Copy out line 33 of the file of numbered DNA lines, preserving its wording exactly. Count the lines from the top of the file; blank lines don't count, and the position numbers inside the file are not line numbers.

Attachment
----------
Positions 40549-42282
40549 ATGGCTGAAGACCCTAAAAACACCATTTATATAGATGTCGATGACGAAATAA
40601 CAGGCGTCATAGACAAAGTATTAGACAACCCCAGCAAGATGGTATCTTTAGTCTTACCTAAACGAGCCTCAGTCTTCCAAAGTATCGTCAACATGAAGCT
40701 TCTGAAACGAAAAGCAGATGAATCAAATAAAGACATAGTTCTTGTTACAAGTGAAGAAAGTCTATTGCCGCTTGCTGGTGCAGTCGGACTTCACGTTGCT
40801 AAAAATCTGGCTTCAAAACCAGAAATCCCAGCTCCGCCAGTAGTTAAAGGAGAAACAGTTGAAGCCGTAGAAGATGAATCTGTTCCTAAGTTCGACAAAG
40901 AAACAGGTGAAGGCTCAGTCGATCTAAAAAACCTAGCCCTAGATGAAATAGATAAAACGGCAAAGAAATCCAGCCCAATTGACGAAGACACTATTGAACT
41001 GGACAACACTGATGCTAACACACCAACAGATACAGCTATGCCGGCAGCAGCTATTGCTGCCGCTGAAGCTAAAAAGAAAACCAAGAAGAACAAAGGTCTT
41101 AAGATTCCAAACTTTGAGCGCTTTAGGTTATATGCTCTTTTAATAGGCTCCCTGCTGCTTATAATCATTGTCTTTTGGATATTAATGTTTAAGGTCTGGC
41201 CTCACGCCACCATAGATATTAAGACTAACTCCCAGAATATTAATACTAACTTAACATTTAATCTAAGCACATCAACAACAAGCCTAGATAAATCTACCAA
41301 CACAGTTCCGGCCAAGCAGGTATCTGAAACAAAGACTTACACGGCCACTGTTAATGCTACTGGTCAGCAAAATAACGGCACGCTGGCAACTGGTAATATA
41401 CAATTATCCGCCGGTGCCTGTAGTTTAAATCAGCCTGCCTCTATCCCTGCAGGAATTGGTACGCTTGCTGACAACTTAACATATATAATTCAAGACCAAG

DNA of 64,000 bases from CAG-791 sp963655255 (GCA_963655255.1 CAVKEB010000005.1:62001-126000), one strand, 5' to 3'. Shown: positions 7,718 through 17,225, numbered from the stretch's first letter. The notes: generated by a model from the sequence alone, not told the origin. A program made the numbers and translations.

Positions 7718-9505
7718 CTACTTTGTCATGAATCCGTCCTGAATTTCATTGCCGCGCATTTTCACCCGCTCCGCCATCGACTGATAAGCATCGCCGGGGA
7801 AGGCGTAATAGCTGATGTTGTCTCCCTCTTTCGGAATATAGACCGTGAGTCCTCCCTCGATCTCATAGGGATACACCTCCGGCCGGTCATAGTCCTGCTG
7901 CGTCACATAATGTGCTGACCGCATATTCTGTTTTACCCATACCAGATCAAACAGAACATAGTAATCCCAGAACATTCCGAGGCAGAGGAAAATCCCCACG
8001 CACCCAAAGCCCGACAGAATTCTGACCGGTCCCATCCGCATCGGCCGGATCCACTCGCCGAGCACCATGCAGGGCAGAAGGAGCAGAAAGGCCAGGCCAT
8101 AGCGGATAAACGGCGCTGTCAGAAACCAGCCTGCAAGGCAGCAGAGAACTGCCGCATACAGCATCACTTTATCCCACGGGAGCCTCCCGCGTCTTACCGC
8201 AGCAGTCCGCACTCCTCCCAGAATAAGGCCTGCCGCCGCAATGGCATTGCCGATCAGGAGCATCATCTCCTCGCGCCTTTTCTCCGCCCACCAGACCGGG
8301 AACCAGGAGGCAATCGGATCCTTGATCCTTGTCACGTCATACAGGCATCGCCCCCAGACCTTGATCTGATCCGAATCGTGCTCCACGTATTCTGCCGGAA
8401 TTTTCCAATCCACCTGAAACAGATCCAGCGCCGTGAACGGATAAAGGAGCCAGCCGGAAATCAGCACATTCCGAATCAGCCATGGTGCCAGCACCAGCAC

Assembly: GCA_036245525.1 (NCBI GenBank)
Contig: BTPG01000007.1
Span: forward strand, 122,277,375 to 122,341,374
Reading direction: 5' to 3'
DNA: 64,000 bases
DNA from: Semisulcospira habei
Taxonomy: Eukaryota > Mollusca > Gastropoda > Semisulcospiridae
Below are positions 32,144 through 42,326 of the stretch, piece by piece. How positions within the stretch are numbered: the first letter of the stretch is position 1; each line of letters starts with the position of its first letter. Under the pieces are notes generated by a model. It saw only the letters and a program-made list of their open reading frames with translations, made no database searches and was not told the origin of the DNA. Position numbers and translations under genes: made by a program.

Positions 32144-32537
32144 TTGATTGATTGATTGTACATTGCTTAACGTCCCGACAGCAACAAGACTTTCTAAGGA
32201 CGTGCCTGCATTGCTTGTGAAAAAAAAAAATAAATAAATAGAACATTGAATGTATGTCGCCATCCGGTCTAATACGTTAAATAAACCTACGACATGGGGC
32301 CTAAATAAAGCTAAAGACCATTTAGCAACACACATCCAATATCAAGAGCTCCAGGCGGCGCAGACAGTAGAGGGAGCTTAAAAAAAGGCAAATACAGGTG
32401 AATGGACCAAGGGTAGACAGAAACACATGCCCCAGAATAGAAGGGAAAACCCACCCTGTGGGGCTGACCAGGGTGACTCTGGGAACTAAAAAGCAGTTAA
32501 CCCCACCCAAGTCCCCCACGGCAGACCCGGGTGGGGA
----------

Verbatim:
32301 CTAAATAAAGCTAAAGACCATTTAGCAACACACATCCAATATCAAGAGCTCCAGGCGGCGCAGACAGTAGAGGGAGCTTAAAAAAAGGCAAATACAGGTG